The point is that with a smaller state costing less in taxes it means Lib Dem ideas like the £10k tax break for individuals means inequality will decrease, at least for those in work.

    If the government forces people to work (presuming the jobs are available) then the inequality will decrease – your presumption is that the high tax hopeless way Labour ran the state will continue. These cuts show it won’t and your conclusion is therefore wrong.

  11. Martin Johnston

    RT @leftfootfwd: Cuts Watch: The terrifying consequences of Mr Osborne http://bit.ly/9LNq9X #fightthecuts

  12. Ash

    Anon –

    “inequality will decrease, at least for those in work”

    Well – the most you can claim is that inequality will decrease for those in work *and earning enough to pay income tax*. The gap between part-time low-wage workers and the rest of the income spectrum will, of course, widen every time the tax threshold is raised; like other non-taxpayers (the unemployed, disabled people, pensioners) they’ll fall further and further behind.

    In any case, Labour took similar steps to make lower earners better off – e.g. tax credits – and, as you say, inequality *increased*. Why? Because the incomes of the better-off continued to pull ahead of those of the worse-off. So even if we ignore non-taxpayers (and we shouldn’t), there’s no reason to think tax threshold rises benefitting low-to-average earners will actually reduce inequality.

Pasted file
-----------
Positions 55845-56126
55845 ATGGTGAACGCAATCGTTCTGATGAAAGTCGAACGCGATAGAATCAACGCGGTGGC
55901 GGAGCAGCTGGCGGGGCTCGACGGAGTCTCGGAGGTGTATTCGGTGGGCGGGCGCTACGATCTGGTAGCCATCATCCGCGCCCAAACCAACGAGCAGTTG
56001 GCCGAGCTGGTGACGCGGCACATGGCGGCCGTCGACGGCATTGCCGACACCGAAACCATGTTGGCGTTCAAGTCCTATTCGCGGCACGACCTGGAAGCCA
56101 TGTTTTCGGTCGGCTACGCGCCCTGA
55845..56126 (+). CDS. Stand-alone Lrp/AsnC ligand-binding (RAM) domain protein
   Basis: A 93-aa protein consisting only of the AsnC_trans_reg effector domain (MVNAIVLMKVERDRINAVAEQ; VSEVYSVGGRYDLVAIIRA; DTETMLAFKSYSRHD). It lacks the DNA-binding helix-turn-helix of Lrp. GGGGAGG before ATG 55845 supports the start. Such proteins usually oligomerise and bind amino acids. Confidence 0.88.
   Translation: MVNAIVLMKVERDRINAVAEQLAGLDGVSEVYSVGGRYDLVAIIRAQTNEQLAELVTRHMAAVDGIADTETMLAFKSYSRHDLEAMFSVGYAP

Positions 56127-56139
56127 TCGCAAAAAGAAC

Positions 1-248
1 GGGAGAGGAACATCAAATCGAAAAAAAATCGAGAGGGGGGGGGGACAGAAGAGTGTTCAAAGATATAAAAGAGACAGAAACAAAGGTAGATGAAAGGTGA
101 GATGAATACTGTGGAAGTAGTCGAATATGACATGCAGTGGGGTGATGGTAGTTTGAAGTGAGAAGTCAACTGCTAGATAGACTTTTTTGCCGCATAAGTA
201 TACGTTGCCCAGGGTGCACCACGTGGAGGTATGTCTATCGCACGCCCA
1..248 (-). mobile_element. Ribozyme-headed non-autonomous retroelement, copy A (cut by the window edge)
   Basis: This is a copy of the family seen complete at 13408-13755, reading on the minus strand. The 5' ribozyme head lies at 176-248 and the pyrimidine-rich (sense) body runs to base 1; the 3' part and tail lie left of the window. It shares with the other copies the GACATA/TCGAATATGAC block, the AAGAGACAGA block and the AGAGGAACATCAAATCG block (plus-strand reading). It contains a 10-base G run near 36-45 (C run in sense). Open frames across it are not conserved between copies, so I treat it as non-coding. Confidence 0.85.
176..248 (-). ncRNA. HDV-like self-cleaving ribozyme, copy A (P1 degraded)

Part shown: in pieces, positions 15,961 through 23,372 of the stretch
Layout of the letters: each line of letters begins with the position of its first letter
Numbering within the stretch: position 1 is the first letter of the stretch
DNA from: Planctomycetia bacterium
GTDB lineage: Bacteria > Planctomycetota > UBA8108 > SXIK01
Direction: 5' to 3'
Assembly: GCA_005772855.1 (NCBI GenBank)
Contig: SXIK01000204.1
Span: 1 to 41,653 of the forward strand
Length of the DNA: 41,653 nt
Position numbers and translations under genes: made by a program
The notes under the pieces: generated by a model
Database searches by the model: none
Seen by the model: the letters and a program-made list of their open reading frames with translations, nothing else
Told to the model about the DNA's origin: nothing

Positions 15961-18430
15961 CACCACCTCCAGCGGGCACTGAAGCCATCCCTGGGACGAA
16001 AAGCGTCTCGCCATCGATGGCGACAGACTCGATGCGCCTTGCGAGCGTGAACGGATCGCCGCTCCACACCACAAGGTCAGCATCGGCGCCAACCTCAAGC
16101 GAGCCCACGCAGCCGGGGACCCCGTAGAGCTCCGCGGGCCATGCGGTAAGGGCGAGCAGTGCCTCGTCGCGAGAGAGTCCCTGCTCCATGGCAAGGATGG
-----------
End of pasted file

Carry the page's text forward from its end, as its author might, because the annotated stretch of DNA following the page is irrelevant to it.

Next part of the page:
If inequality *does* decrease any time soon, it will be because of measures targeted higher up the income scale – most likely Labour’s 50p tax rate. But with many of the coalition’s policies pulling in the other direction (VAT up, tax threshold up, benefits down etc), I’m not holding my breath.

  13. Mike

    The first people tolosetheir jobs asa result of cuts in my street were private sector, ad peoples, design and computers

    only a percentage of contract with publicservices, butthe withdrawl of regular “core” businesswas enough for their companies to sack them

    Camerons main issue on public sector cuts web sites was to get volunteers to do gardening for councils etc

    uuuummmm 90% of is done by the private sector as part of a contract

    bye bye more private sector jobs

  14. Gordon Herd

    RT @leftfootfwd: Cuts Watch: The terrifying consequences of Mr Osborne http://bit.ly/9LNq9X

  15. John Sullivan

    Look at little Gideon catching on he’s the big man! Mean and moody.

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    […] the main, to April-June 2010: it will be several more months before we start to see the impact of sharp public spending cuts on the jobs […]

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    […] about a ‘debt crisis’ only raises expectations for calamitous policies like the rapid cuts to public services or the ideological rise in VAT which was only necessary to pay for tax cuts to […]